The purposes of this assignment are to: (a) demonstrate nursing informatics skills to critique commonly used mobile applications, (b) synthesize nursing and non-nursing knowledge using a guided appraisal process, and (c) develop NI skills with computer technologies to support professional and personal development with implementation of medical applications in clinical practice.
Mobile Health, also known as mHealth, is defined as the use of wireless communication to support efficiency in public health and clinical practice. To facilitate mHealth, mobile applications (apps) have been developed, which can be executed either on a mobile platform or on a web-based platform which is executed on a server. Mobile medical apps are often accessories to a FDA-regulated medical device. Incumbent upon each healthcare provider is a clear understanding of the implications of this guidance on clinical practice as well as demonstrate discretion with regard to medical app implementation.
This assignment is guided by the following Course Outcomes (COs):
CO 2 Demonstrate synthesis of nursing and non-nursing science with information and computer technologies through collaborative advanced nursing practice (PO 5)
CO 4 Exemplify professional values and scholarship to support professional and personal development (PO 1)
Preparation and Paper Outline:
- PART 1: The medical application selection for this assignment is contingent upon the month of your birthday. Use the table below to identify the Medical App for this assignment.Your Birth MonthMedical App for Assignment January, FebruaryMediCalc March, April, MayMedscape June, July, AugustCDC Milestone Tracker September, OctoberICD10 ConsultNovember, DecemberGoodRx
- Use the Google Play Store for Android devices or the Apple iTunes App Store for Apple devices to search for the medical application as determined by the table above.
- In order to complete the following guided appraisal, download the app to a mobile device (smartphone or tablet). The apps are free and do not require purchase to complete this assignment.
- Provide proof of download by attaching a screenshot of the device screen in JPEG or PDF format to the assignment upload tab (in addition to submitting this assignment). Following the general instructions below for smartphone devices (specific device instructions may vary):
- Android 4.0 and Newer: (Galaxy SIII, Galaxy S 4, Galaxy Note, HTC One, Nexus phones, Droid phones)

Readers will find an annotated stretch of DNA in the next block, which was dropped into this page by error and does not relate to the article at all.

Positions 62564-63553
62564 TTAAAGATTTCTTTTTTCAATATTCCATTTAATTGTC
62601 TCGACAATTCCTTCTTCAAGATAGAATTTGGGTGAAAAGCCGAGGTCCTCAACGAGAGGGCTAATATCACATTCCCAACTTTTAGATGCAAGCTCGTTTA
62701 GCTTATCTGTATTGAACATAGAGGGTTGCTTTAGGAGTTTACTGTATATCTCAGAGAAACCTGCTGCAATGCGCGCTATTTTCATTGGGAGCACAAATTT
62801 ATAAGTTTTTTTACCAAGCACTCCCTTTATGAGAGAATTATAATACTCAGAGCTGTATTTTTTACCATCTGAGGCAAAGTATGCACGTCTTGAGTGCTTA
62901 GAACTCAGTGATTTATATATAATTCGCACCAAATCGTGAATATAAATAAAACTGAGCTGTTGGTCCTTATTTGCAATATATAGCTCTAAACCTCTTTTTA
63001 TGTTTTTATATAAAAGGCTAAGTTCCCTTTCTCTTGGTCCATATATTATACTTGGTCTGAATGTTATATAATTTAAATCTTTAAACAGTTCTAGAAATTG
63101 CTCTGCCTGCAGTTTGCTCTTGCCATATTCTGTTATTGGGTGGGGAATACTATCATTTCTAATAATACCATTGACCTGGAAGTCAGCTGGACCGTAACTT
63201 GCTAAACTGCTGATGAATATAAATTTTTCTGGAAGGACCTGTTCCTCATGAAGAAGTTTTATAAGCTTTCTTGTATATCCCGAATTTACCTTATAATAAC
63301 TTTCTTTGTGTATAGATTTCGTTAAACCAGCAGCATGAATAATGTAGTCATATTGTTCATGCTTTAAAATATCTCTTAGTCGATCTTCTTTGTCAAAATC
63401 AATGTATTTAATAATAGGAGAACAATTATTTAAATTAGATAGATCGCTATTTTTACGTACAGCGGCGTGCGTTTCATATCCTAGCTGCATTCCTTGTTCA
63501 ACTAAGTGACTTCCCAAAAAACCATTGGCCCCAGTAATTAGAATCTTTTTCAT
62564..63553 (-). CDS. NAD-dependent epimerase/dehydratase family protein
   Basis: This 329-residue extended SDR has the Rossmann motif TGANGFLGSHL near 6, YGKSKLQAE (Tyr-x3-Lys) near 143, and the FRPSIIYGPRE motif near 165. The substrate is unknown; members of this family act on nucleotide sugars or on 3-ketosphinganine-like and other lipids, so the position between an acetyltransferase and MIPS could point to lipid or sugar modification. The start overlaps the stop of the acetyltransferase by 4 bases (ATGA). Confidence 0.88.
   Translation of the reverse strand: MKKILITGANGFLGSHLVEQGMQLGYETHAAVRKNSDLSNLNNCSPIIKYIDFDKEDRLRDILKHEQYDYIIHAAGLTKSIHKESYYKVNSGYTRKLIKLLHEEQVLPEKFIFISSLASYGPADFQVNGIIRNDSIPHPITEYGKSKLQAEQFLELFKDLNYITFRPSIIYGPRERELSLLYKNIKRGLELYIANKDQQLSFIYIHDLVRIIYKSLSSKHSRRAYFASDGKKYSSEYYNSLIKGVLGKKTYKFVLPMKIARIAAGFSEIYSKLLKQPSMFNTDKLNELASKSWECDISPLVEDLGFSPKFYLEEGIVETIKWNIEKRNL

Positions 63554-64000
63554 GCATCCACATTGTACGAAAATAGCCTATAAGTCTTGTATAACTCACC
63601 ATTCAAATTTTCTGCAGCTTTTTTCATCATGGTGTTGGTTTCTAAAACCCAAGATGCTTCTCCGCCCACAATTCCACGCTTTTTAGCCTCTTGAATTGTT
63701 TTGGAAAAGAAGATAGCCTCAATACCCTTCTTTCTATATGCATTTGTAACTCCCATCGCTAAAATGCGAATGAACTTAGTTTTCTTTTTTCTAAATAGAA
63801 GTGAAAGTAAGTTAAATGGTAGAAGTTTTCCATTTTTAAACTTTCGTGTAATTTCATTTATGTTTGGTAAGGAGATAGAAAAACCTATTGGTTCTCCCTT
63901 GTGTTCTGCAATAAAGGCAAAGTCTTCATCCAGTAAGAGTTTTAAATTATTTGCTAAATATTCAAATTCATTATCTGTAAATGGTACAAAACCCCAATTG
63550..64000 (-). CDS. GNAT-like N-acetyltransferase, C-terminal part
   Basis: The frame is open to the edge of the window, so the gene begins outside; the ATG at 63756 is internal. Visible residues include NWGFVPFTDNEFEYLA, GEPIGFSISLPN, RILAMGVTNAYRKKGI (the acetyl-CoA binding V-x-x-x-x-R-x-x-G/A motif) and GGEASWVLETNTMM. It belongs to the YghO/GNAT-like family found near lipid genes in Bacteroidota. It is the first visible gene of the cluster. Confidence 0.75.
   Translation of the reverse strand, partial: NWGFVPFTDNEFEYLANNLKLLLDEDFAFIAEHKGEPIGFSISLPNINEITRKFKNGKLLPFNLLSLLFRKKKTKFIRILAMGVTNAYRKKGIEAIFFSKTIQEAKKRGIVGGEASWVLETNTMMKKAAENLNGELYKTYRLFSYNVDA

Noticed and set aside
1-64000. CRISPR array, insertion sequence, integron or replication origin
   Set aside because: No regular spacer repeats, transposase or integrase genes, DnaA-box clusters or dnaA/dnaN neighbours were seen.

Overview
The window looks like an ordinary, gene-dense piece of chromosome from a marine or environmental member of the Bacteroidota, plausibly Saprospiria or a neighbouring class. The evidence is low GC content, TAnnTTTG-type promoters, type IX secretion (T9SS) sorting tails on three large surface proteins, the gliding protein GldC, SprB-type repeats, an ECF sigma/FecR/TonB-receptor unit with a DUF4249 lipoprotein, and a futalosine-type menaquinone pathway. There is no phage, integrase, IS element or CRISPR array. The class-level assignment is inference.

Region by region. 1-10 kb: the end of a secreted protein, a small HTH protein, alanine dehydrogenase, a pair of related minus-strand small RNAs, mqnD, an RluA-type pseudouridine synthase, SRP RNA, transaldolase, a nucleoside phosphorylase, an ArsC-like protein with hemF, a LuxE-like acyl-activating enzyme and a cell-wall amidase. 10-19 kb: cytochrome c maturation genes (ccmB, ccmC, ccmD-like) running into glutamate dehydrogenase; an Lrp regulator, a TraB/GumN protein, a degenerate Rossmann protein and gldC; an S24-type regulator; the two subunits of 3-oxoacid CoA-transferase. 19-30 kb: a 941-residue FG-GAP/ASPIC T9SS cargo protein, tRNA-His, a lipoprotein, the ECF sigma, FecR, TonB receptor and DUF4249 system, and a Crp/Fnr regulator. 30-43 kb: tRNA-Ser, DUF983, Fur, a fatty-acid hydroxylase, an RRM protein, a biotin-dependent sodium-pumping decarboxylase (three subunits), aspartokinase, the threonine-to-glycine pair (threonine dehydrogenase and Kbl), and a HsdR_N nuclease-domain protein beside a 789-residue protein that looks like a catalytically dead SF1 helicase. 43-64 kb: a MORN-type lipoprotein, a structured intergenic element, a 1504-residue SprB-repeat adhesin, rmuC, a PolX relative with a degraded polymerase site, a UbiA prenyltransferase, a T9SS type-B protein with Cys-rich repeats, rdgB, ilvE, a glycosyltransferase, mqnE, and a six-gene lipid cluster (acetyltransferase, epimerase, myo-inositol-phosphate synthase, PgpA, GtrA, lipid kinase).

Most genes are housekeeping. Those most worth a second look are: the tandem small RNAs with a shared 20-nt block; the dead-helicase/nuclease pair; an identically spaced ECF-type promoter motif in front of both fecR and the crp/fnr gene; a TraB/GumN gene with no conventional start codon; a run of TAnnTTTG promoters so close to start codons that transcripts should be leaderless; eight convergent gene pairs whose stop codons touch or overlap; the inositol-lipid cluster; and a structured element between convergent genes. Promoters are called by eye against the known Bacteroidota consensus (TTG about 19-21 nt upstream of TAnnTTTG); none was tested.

- Any Android phone running Ice Cream Sandwich (4.0) or later can easily take a screenshot. Hold the Power and Volume Down buttons together until the screen flashes and you hear the shutter sound. The screenshot image will appear in your Gallery app, usually inside the Screenshots folder
- The method for taking a screenshot in iOS has been the same since version 2.0. Hold the Power (Sleep/Wake) and Home buttons together until the screen flashes and you hear the shutter sound. The screenshot image will appear in your Photos app under Camera Roll.
- PART 2: Answer the Medical App Critical Appraisal questions thoughtfully and comprehensively. Use the criteria headings on this outline as the headings on your properly APA- formatted paper.
- NAME: What is the name of the app?
- AUTHOR: Who created, developed, or maintains the app? Explain.
- ENDORSEMENT: Is the app licensed by the Food and Drug Administration, other government agency, or endorsed by an academic institution or medical professional organization? Explain.
- OPERATION: Which platform (mobile or web-based) is suitable for the app and why?
- AESTHETICS: Is the information displayed in a way that is easy to navigate? Is it easy to use? Can you use it without instructions? Explain.
- PURPOSE: What is the intended purpose or use of the app?
- CLINICAL DECISION MAKING: What influence does the app have on clinical decision making? Explain.
- SAFETY: Is there potential for patient harm? Explain.
- USER: For whom is the app intended (providers, patients, or others)? Explain.
- DISTRIBUTION: Is it designed for local use or wider distribution? Explain.
- CREDIBILITY: How credible are the sources of information? How do you know? Explain.
- RELEVANCE: How current is the information in the app? When was the last update? Is the content consistent with evidence-based literature or best practices/standards of care? Explain.
- PART 3: Provide one example of an appropriate patient or clinical scenario for this app. The example should include the following details:
- Patient Age-population (Pediatric, Adult, Geriatric)
- Clinical Setting (Hospital, Private Practice, Extended Living Facility)
- History of Present Illness and Diagnosis or Condition